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Don't be a "Time Bandit"

By Mark LaVigne, APR

Scott White, a 26-year veteran of the Canadian Press (CP) advises the public relations community to not be a "time bandit" when it comes to interfacing with his extremely busy journalists.

White, Editor-in-Chief of Canada's "wholesale" news agency that is co-operatively owned by the country's 100 or so daily newspapers, notes "the primary job for CP is to cover the day's spot news developments, preparing material for a national audience. So what might be appealing to the morning jocks of an FM radio station probably won't be of much interest to CP."

Following up new product stories, and pitching to multiple editors within CP not only aggravates these journalists unnecessarily, but actually steals valuable time from this news operation that runs on minute-to-minute deadlines 24/7. Hence, White's term "time bandit." "We receive literally hundreds of communications from PR professionals each day. Some of our editors, especially those in Business and Health-Lifestyles, can barely keep up with the flood of information. What is most maddening from an editor's perspective is a call about something that our organization would have absolutely no interest in covering, such as new product news."

Many of us in the media relations trenches know that getting one of our client's stories into the Canadian Press is often the 'holy grail' of our 'beat.' Pick-up by the Canadian Press and the 600 news media that subscribe to CP and its broadcast wing Broadcast News (BN) literally means at least 10-million impressions when all is said and done!

White's best advice to the 65-plus PR gathered at a CPRS Toronto/Canadian Press panel at the Albany Club in Toronto in late March is to anticipate, anticipate, anticipate. "We need to deal with PR people who not only react quickly when we need quick reaction, but actually anticipate that we'll need reaction before the event happens. This works when PR professionals know the day's scheduled news events and can offer up comment or information as quickly as possible."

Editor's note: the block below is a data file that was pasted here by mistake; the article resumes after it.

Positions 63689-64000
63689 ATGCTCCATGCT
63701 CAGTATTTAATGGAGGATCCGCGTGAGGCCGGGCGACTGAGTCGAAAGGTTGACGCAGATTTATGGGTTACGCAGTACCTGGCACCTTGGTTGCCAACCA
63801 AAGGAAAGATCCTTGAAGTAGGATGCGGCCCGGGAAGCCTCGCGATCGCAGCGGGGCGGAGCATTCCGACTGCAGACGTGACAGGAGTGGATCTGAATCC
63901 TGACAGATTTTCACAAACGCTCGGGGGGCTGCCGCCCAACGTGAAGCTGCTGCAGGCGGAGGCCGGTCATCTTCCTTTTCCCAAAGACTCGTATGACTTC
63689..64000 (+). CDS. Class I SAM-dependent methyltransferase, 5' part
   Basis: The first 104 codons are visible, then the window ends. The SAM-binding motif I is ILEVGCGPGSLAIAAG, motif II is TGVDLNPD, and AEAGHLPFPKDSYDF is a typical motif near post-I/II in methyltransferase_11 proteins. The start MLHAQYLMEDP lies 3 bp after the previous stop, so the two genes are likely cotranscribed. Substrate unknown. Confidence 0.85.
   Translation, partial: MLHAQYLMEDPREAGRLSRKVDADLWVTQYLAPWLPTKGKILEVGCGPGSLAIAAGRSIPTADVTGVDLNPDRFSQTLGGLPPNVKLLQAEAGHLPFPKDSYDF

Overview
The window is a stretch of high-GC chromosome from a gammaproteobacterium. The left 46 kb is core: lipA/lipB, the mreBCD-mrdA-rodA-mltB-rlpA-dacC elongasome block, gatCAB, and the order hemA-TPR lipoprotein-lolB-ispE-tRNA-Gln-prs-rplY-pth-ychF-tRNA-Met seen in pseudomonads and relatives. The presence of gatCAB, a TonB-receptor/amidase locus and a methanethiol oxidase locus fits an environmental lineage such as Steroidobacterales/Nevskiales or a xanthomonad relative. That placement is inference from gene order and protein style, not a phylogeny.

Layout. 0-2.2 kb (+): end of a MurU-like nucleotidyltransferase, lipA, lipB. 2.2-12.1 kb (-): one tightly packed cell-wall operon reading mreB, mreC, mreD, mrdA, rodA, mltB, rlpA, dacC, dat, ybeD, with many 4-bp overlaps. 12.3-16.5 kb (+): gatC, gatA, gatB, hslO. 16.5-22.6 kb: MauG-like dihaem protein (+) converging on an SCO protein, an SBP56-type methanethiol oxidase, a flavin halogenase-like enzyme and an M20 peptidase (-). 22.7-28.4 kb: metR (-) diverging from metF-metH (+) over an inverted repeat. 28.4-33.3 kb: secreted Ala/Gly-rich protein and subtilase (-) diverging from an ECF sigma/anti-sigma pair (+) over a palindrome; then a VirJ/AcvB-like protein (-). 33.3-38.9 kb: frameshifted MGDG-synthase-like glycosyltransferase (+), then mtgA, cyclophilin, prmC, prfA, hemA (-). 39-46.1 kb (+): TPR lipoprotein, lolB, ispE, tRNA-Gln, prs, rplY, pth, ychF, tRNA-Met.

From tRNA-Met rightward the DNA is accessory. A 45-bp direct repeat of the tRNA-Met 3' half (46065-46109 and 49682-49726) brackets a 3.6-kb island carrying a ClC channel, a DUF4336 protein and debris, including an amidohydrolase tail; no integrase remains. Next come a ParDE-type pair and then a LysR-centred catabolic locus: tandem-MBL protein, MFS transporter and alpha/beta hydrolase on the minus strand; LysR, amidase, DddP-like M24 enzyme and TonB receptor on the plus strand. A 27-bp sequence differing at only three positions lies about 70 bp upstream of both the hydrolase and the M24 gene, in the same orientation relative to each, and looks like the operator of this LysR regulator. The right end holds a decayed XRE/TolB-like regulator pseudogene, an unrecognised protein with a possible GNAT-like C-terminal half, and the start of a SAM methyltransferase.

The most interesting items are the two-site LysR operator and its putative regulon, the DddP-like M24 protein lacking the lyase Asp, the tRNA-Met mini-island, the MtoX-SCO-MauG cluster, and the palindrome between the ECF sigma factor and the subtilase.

Monitoring the Canadian Press through the daily newspapers and directly real-time via its media monitoring service Command News will certainly help PR understand what CP is interested in and to know when our clients can add to the steady flow of news from CP's Toronto headquarters and seven bureaus. CP's Director of Business Development, Dwayne Desaulniers, told the audience that CP is now even available on PDA's such as Blackberry through the major service providers. For busy PR, receiving a CP news feed wirelessly is a very good way to stay on top of what interests CP and what news it carries and enables practitioners to react quickly to news developments.

Knowing when to call and pitch is also very important. General News Director Mike Omelus, a 21 year veteran at BN, will take calls from PR he knows brings "newsworthy information" to the table the one or two times a year that they reach out to him. "PR is essential in helping the news media get the job done. It's an important relationship. But knowing our needs, and those of other news organizations will help you as PR understand what we and other outlets will consider newsworthy."

The Canadian Press is affiliated with the largest news agency in the world, the Associated Press (AP). CP delivers real-time text, audio, photos, graphics and online services to newspapers, broadcasters, publishers, Web sites, wireless carriers, cable companies, and even elevator and subway information kiosks.

CP also offers PR several invaluable tools, such as the Canadian Press Stylebook, Broadcast News NewsTalk, and Caps and Spelling - all crucial in helping PR write acceptable copy for news media consumption.

Commercial services that help fund the non-profit news side of CP include its paid wire service PR Direct, media monitoring service Command News, and paid photography service CPimages.

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Mark LaVigne, APR, is immediate Past President of the Canadian Public Relations Society (Toronto) and sits on the national CPRS board. He runs a media relations and media coaching firm based in Aurora, Ontario where he can be reached at (905) 841-2017 or